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  1. #1
    Small Member maddmaxx's Avatar
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    Nov 2003
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    Leader home built hardtail, Diamondback Response
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    The dormouse meets the White Rabbit!

    At last, the White Rabbit (IV) and the Dormouse sit side by side or nose to nose in ridable condition. The TT bike "White Rabbit" is in its 4 version because a. I'm not very good with pure TT bars, b. The land here does not have enough flat and traffic free roads for me to train and c because I'm not very good with pure TT bars. This is the short extension version with drop bars for its ability to climb.

    The MTB "Dormouse" is the current dirt "road" bike intended for general use and to be my usual training bike. The pictures show a similarity in the fork angles and trail. This results in handling remarkably similar to the Rabbit and was the principal design requirement for the training mule. The bars are just a smidge taller as comfort on dirt for longer distances seems to require a more upright position. As with BluesDawg's current conversion, drop bars may yet be installed. They will be at the slightly higher height also to maintain the legs to chest angles as on the TT bike.

    It has been fun to build a pair at a time to see if one rider could be happy with either on a moments notice without a lot of change.
    Last edited by maddmaxx; 06-01-09 at 05:53 PM.

  2. #2
    Senior Member
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    Definitely a cool theme going on there. Great looking bikes. Next, ride reports?
    Oh I used to be disgusted and now I try to be amused. But since their wings have got rusted, you know, the angels wanna wear my red shoes. But when they told me 'bout their side of the bargain, that's when I knew that I could not refuse. And I won't get any older, now the angels wanna wear my red shoes.

  3. #3
    Senior Member
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    Outstanding, Maxx. Don't tell DG I said this, but I really like the white.

  4. #4
    Squirrel solveg's Avatar
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    Jun 2007
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    07 Rivendell Atlantis, 80's Mondonico, 91 Cinelli ATB, 83 Schwinn Peleton, 94 Scott Cheyenne, 97 Klein Stage Comp, 81 SR Touring Bike, 80's CCM, 84 Bridgestone 200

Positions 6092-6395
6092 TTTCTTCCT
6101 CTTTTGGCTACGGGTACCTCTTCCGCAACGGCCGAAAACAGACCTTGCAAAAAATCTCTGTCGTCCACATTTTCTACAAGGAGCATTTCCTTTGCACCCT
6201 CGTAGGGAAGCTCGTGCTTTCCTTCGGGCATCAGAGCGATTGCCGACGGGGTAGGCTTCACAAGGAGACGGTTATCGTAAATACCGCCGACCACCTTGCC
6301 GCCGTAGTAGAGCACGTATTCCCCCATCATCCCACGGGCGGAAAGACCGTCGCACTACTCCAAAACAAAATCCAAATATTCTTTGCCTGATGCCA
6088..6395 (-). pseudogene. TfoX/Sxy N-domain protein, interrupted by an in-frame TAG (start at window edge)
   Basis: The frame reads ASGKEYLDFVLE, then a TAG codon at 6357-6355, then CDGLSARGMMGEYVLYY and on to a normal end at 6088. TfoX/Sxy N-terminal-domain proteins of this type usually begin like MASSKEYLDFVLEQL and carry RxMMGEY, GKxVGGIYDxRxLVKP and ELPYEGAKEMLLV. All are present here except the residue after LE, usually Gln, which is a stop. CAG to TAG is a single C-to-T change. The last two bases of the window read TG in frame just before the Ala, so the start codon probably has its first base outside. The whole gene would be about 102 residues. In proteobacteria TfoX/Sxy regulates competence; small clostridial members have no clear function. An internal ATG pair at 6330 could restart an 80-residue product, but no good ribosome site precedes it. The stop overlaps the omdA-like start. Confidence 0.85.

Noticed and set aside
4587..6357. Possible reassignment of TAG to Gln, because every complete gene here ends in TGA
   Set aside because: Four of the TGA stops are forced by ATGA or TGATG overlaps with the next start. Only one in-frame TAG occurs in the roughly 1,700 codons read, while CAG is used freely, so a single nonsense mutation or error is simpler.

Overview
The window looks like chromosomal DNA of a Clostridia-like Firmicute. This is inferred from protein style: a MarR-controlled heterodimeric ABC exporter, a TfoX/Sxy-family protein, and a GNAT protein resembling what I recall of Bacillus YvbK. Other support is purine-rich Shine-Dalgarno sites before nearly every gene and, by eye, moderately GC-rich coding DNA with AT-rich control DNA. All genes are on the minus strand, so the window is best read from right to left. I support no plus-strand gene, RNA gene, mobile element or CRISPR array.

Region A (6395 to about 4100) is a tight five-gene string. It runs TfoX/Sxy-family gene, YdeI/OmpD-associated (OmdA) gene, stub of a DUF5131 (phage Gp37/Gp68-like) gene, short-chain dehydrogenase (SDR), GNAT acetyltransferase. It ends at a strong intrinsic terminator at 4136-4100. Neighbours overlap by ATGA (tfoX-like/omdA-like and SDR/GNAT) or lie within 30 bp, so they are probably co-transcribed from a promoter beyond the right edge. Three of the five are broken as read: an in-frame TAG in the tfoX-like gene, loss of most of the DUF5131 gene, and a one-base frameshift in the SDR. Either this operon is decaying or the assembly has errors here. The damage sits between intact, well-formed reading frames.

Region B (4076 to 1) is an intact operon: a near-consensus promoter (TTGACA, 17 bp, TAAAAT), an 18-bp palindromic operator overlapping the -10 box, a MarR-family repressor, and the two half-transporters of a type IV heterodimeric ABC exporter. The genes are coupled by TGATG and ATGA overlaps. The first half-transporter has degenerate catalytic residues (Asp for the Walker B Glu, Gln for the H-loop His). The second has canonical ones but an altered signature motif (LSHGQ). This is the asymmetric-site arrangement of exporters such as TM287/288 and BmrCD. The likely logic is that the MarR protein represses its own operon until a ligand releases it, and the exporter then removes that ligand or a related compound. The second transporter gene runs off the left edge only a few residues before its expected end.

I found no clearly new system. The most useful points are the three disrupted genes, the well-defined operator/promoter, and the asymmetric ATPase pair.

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    What a fun thing to do!

    Pretty soon one of them is going to be a big mud-covered brown, and the other one will still be pristine!

    They're lovely.

  5. #5
    His Brain is Gone! Tom Bombadil's Avatar
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    The Dormouse is showing a bit too much seatpost. I'm afraid I'm going to have to send it home for a change of clothes.
    "Too often I would hear men boast of the miles covered that day, rarely of what they had seen." Louis L'Amour

    There are two types of road bikers: bikers who are faster than me, and me. Bruce Cameron - Denver Post

  6. #6
    Small Member maddmaxx's Avatar
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    Your right, that's an awful lot of seatpost.

    This leader frame is near the extreme limit of compact geometry. Given the small size of the frame necessary to accomodate the reach of the yet to come dropbars it is low...low...low. (and the seatpost is long...long...long) This and the "Mad Hatter" Haro framed forerunner are almost Dirt Jump frames converted for trail riding. In its defense however is the largest amount of standover clearance that this short legged rider has ever had. That can be a great advantage for an older rider who does not bend, twist and bounce (off the top tube) as well as he might have decades ago.

    In flatbar trim, the bike is very compact and nimble. (also very upright and comfortable) I think that increasing the head tube angle to something more like a road bike has quickened up the steering a lot. This might not be fun in heavy MTB country but that wasn't a major requirement for this design. The ability to negotiate a less than pristine unpaved railtrail and still handle asphault was. Next I'm going to swap back to the Kenda Kosmic Lights (similar to the tires shown in BD's thread for his version) and begin testing the upper speed range on asphault downhills. I expect it to be....shall we say.....lively at speed.

    Unfortunately, I'm having so much fun with the flatbar version that I am almost tempted to abort the dropbar plans.

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